Pops of cinnamon and allspice leap out of this bourbon, flanked by mellow yeast, a little oak, and inviting vanilla. There are also flavors of toasted pecan and brûléed sugar, which merge into gentle notes of caramel and cream.
Formerly aged 15 years, Noah’s Mill is one of Kentucky-operated Willett Distillery’s finest work. “This amazing bourbon is essentially cask-strength at 114.3 proof but there is so much flavor in this bourbon, with every sip, you don’t realize you are sipping on such a high proof spirit,” says Vitacca. “The burn is present but it’s a good burn.”
To be considered a bottled-in-bond spirit, according to the Bottled-in-Bond Act of 1897, bourbons must be 100 proof and spend four years or more in barrels, supervised by the U.S. government alcohol division. That means no adding coloring or neutral grain spirits, and assuring any spirit with that distinction is made on distillery property.
Insiders call bottled-in-bonds the best deal in bourbon, and the 12-year-old Elijah Craig is McKay’s favorite. “It’s just delicious, and you don’t need to pour very much,” he says. Woodman is also a fan, noting, “It’s my go-to at work for its versatility (being equally sippable and mixable) and its affordability.” She adds, “It’s an accessible bourbon that I can use in any bourbon recipe.”
Created in partnership with Bob Dylan, Heaven’s Door is an award-winning line of stylish Tennessee straight, double barrel, and straight rye whiskey. They all stand out for their looks and appropriately lingering finish.
The 90-proof Tennessee bourbon proves the most memorable thanks to a big, round mouthfeel, strong butterscotch, cherry, and honey notes. It also spends a minimum of eight years in American oak barrels for a smooth, lasting taste.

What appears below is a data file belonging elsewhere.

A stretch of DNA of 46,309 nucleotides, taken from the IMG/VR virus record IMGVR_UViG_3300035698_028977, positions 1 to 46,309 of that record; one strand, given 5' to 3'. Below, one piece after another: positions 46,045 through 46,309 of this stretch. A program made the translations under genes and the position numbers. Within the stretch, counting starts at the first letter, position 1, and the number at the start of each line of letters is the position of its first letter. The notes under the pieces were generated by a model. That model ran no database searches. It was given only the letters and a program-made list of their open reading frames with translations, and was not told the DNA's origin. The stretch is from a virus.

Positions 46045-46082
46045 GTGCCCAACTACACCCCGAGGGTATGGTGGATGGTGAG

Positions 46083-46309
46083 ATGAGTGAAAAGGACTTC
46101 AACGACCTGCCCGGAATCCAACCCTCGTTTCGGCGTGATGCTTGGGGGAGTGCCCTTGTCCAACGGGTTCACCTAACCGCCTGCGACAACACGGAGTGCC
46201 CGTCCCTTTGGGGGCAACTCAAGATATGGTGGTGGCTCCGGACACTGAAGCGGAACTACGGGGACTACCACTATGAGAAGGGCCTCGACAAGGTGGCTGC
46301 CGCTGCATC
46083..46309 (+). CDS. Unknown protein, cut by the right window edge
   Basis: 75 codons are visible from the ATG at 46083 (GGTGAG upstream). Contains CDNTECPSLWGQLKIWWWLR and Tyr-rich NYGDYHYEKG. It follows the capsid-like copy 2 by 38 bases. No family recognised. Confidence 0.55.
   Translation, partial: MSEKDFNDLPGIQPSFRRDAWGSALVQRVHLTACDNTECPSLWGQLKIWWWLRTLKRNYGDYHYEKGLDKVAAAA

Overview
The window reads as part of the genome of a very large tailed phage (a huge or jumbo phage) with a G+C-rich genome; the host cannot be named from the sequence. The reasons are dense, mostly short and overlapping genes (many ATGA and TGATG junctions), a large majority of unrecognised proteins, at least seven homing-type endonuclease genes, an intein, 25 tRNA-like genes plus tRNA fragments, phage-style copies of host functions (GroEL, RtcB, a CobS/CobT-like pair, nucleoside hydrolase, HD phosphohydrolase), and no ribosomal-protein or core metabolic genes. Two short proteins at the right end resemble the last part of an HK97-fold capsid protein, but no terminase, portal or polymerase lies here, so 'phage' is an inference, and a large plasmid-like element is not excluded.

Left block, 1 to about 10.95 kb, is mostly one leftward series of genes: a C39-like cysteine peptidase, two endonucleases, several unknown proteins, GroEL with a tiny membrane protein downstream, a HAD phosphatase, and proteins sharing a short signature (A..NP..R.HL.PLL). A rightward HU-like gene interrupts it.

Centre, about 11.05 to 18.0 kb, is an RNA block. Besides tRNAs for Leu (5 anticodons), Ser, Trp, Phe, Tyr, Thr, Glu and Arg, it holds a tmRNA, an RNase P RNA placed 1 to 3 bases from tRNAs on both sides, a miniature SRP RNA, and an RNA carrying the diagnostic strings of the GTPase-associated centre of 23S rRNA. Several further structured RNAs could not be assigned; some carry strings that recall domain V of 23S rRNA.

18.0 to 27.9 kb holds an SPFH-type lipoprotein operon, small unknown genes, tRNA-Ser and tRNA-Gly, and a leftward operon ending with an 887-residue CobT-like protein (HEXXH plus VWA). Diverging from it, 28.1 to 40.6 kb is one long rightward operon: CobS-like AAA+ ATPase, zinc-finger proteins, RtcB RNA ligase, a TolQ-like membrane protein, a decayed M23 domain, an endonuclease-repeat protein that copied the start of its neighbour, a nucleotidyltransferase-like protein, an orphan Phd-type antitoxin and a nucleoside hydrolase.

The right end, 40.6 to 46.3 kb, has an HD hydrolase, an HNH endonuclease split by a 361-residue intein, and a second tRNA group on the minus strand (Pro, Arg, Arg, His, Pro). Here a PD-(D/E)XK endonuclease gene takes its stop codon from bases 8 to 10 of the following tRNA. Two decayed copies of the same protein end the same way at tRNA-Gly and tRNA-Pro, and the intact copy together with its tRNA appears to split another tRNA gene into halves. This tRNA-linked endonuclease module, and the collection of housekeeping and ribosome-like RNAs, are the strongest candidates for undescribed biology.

Wheated bourbons swap in more wheat on the grain bill, usually in place of more rye. The Wyoming Whiskey Small Batch Bourbon presents a superior value compared to more famous names, is a robust 88-proof, and is versatile with food pairings including beef and dessert. Aged five years in oak barrels, it’s full of creamy vanilla and caramel elements accented by floral nectarine flavors.
Redwood Empire Pipe Dream
Named after the 14th tallest tree on the planet, Pipe Dream is built around a high-corn mash bill, aged for four to 12 years, and emerges with maple aromas, complex roasted pecan flavors, and a nice golden hue. “Smooth and complex,” its distillers say, “a true sipping whiskey.” Plus, for each bottle sold they plant a tree in partnership with Trees for the Future.
“Both myself and our company owner Derek Benham were raised with a strong appreciation of the outdoors,” says Head Distiller Jeff Duckhorn. “The location of our distillery, being directly in the Redwood Empire, combined with our passion for the outdoors made us want to honor a sense of place with our whiskey and embrace our roots.”
From Willett Family Estate, this Kentucky bourbon is a particular favorite of Vitacca’s: he likes how the 101 proof stands up to anything he throws at it, and how its depth, character, and what he describes as “a multitude of flavors”—think ginger, caramel, peanuts, vanilla, honey and more—make for an incredible classic or mixology-driven cocktail. “My go-to cocktail bourbon is and always will be Johnny Drum Private Stock,” he says.